Dakota, eat your food.

This morning, as I was getting out of the shower, I heard the familiar sound of Dakota, now five months old, dashing across the house as she does dozens of times a day. Through the kitchen, through the dining room, up on the couch, and back down again in seconds. She races around and over or under every obstacle in her path with the grace of a dancer and speed of a track star. A blur of unstoppable teeth and claws and silky brown-black fur.

But for the amazing accuracy of the dance (which surely must be controlled by something), during these spurts of wild rampage, our dervish seems utterly oblivious of the needs of any body outside her own.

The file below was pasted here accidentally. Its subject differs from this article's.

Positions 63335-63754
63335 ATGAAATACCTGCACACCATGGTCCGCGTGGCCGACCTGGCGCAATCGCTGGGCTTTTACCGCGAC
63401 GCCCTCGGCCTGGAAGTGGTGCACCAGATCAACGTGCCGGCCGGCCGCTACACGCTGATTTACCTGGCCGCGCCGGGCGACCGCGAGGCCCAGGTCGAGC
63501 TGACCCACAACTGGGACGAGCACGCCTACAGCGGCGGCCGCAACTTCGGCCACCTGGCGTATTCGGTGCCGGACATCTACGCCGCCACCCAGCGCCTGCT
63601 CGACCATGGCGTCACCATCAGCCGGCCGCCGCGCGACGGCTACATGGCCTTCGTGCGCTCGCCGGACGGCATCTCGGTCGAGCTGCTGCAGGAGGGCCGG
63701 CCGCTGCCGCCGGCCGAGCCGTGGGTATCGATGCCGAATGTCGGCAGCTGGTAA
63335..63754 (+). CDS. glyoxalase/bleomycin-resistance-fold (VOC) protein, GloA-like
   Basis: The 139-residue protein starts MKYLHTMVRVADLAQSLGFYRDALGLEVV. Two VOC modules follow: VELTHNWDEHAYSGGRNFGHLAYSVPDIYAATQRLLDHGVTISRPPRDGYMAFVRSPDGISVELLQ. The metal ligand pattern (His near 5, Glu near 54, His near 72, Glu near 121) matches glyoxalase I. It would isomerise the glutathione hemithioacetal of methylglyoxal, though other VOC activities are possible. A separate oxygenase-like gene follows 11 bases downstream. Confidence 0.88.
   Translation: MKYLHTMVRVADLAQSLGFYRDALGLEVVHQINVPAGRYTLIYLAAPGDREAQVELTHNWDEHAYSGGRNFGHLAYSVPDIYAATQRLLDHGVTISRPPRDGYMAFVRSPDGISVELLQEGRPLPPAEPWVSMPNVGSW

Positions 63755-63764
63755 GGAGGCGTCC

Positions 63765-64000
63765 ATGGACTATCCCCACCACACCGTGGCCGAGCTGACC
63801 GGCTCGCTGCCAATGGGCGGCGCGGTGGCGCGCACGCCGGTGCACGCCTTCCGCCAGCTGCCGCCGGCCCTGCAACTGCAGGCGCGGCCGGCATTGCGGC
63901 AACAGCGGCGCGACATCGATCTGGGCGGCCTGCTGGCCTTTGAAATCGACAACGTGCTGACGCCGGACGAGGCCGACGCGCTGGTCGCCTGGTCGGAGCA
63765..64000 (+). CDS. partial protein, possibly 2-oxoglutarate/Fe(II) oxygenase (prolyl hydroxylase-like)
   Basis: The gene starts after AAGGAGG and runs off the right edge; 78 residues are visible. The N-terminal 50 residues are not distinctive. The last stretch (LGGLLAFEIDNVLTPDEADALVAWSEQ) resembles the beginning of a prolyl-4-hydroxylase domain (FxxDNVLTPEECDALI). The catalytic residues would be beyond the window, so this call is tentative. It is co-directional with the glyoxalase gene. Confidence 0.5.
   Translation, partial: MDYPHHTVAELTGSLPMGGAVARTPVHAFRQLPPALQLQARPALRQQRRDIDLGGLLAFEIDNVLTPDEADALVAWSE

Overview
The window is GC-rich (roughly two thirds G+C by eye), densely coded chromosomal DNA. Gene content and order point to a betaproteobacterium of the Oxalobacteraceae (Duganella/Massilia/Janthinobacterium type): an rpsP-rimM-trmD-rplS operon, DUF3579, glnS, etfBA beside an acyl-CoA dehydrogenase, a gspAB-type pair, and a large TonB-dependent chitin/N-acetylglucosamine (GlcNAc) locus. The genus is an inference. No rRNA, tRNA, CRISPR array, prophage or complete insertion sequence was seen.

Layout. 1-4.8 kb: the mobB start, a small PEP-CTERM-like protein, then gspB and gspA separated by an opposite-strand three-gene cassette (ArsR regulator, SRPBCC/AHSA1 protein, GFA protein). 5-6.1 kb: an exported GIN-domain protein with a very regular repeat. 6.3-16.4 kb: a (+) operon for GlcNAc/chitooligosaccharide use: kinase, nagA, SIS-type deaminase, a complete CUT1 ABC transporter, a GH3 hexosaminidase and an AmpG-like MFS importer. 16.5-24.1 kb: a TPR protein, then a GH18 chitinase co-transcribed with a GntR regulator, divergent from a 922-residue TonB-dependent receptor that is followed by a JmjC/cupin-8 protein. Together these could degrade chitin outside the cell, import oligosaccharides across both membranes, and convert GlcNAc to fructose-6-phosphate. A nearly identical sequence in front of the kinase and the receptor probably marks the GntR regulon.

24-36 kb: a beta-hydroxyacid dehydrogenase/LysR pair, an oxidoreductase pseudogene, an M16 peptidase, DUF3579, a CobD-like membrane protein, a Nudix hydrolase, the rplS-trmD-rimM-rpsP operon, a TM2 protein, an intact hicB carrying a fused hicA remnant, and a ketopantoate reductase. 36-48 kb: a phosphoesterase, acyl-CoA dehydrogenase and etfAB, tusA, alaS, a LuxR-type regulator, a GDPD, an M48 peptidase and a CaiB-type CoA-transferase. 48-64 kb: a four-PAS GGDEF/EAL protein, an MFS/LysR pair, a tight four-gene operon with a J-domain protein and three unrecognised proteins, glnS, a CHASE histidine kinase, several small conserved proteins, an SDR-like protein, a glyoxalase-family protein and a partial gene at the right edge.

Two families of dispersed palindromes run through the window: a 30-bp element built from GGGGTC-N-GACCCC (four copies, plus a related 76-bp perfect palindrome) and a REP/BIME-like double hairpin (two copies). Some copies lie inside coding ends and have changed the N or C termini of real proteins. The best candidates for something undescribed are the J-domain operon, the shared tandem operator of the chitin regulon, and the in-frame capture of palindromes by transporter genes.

The next sound I heard was my husband’s reasoning voice.

“Dakota, eat your food.”

The fantastical idea that a simple, calm directive, spoken in English — not Dervish — could sway a canine tornado gives the Lord’s “faith-of-a-mustard-seed” promise fresh meaning.

That’s the faith I want to have.

By the time I was dressed, Dakota and Sophie had eaten their breakfasts and were out in the yard to complete their morning chores.

I followed their example a short time later and went off to work, buoyed by the notion that I could move a mountain.

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